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NEWS STORIES

Impacts of soda on health and taxesSubmitted: 03/27/2014

Matt Brooks
Morning Meteorologist/Reporter
mbrooks@wjfw.com


RHINELANDER - Most of you know that there are few health benefits in soda.

That's why some cities have taxed or restricted the size of soft drinks.

A new UW-Madison study says that might not lead to weight loss.

Turning down the soft drink will save you calories, but it all depends on your eating habits.

"It's basically the sugars, you know," said Nutritional Counselor and Chiropractic Doctor Earl Roth. "A soft drink in the 1950s was 6.5 ounces and today you can get a 64 ounce soda and there's so much sugar and calories that it's almost equal to 700 calories in some types of soft drinks."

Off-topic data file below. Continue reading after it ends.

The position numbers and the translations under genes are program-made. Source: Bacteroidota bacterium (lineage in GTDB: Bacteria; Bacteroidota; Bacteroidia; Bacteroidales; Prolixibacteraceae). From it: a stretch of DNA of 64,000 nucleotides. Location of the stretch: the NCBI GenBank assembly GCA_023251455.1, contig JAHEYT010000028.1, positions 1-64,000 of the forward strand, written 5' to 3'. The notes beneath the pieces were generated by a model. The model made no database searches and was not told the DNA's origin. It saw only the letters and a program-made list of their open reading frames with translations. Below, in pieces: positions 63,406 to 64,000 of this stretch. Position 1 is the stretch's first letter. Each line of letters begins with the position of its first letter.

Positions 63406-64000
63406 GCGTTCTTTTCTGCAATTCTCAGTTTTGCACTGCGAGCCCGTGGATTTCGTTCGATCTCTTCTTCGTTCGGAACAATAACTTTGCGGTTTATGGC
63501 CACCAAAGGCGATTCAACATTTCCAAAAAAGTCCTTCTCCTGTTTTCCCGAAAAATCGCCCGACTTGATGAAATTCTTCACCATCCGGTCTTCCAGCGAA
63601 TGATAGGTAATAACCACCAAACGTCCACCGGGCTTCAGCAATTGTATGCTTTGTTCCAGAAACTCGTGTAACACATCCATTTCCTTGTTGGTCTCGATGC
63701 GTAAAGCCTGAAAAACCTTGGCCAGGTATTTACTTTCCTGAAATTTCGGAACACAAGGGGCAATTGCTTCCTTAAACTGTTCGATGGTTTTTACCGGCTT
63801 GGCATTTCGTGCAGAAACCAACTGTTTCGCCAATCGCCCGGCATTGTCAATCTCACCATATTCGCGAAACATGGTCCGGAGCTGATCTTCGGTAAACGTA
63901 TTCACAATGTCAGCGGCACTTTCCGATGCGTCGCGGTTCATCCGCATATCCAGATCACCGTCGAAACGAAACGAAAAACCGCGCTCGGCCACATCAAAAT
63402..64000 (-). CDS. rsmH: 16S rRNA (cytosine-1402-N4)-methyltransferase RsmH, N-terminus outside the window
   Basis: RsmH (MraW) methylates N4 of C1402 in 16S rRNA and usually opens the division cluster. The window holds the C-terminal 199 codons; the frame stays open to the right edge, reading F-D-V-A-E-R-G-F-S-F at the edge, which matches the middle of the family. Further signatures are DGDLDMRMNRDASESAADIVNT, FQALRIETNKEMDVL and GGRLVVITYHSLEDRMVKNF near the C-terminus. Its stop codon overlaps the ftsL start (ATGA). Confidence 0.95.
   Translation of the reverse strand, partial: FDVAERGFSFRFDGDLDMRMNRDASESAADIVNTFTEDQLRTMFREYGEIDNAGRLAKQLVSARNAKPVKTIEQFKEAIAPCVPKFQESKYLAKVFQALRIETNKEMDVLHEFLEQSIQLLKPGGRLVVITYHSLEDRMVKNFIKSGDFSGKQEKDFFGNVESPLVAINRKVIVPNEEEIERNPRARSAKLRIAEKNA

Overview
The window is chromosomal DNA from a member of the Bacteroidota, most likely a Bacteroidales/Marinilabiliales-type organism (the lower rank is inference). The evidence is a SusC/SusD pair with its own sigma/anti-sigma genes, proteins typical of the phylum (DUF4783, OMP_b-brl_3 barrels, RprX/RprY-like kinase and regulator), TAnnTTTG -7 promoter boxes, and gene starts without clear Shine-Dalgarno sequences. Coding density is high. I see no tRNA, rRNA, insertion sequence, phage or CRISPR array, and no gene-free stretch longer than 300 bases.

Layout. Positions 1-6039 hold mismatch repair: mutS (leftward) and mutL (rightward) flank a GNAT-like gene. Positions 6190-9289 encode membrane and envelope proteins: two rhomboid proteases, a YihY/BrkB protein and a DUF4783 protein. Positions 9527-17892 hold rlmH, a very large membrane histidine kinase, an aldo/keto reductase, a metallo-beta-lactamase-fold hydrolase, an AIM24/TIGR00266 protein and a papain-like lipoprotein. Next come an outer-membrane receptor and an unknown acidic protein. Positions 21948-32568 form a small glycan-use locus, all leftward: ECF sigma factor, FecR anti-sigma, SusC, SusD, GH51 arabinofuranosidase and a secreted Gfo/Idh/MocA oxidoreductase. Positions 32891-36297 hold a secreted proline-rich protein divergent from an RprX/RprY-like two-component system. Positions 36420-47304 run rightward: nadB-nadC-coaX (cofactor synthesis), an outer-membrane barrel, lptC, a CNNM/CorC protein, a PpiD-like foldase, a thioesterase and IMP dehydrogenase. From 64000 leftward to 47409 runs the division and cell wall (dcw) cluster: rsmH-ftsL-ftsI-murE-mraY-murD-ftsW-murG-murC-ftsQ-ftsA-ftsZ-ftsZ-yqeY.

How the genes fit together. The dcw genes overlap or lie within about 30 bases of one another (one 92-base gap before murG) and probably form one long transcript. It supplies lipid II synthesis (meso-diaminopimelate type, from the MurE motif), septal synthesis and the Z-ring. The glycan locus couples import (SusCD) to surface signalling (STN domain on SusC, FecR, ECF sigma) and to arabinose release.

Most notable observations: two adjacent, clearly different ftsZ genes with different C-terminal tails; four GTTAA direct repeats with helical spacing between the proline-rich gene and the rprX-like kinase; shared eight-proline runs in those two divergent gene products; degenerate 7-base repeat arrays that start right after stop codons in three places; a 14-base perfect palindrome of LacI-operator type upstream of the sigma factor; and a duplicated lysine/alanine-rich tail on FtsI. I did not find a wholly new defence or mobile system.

Some people feel if they give up soda, they can eat more.

This can actually lead to higher daily calorie intake.

"If you reduce calories in one part of your diet and replace those calories somewhere else in your diet, there's going to be no net change," said Roth. "So you are not going to have a change in your diet, but if you take a 700 calorie and 64 ounce soft drink beverage and replace that with water, you're going to have a dramatic change."

Though turning down soda is considered to be healthier, it won't lead to weight loss if you replace it with other calories in your diet.



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